Porsche Taycan EV Exceeds 2,000 miles in Testing
A pre-production Porsche Taycan all-electric sportscar covered 2,126.1 miles in 24-hour testing.
Porsche has announced, that during 24 hours testing, a pre-production Taycan covered a distance of exactly 2,128.1 miles as part of a test at the Nardo high-speed track in Italy.
That is nearly the distance from the Porsche headquarters in Atlanta, Georgia to the Porsche Experience Center in Los Angeles, California.
With peak temperatures of 107 degrees Fahrenheit and a track temperature of up to 129 degrees, the average speed was kept between 121 and 133 mph, and the Taycan proved its long-distance qualities before its launch.
The test was carried out without interruptions, as the prototype only stopped for quick charging and driver changes among six factory test drivers.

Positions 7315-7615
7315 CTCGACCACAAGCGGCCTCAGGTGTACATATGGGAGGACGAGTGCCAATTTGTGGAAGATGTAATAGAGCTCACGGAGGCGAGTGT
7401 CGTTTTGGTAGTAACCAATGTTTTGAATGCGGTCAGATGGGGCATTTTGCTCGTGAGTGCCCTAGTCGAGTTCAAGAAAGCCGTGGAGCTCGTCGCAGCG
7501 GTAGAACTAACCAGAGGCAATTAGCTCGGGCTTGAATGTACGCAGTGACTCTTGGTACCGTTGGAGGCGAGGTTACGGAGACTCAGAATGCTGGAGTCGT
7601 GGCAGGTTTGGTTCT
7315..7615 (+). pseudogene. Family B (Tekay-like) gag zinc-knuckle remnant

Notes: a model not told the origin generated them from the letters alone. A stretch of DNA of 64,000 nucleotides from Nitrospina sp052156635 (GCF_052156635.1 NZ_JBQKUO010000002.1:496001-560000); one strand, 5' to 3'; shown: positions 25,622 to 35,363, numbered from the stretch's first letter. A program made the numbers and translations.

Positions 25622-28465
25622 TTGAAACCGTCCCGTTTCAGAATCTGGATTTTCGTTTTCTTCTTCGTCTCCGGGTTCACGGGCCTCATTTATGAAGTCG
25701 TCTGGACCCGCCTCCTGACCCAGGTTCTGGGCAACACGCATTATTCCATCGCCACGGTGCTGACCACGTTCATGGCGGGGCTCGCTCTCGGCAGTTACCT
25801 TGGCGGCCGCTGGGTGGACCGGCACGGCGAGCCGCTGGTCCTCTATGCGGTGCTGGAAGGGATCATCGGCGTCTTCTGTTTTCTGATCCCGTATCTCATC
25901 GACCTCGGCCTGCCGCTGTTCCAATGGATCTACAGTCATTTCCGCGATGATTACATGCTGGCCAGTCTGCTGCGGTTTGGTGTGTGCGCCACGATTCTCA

The Taycan is the first fully electric production vehicle with a system voltage of 800 volts. This technology helped the 919 Hybrid win the 24 Hours of Le Mans three times in a row and is now making the leap into series production.
The 800-volt technology enables consistently high performance, reduces the charging time and decreases the weight and the packaging space of the cabling.
During the endurance test drive at the Nardo Technical Center, 800-volt charging stations by Porsche Engineering Group GmbH were used. The Taycan’s sophisticated thermal management also proved itself in Nardo.
Thermal management revolves around a highly efficient, intelligent system for cooling and heating the high-voltage components.
This prevents potential power losses due to excessive heat generation and ensures the optimum temperature for the most efficient charging process has been reached when the vehicle arrives at a charging station.
At the end of July, a prototype vehicle accelerated down an airfield from a complete stop to 124 mph no less than 26 successive times.
Impressively, the average acceleration figure from the timed runs was under 10 seconds, with a 0.8-second difference between the fastest and slowest acceleration runs.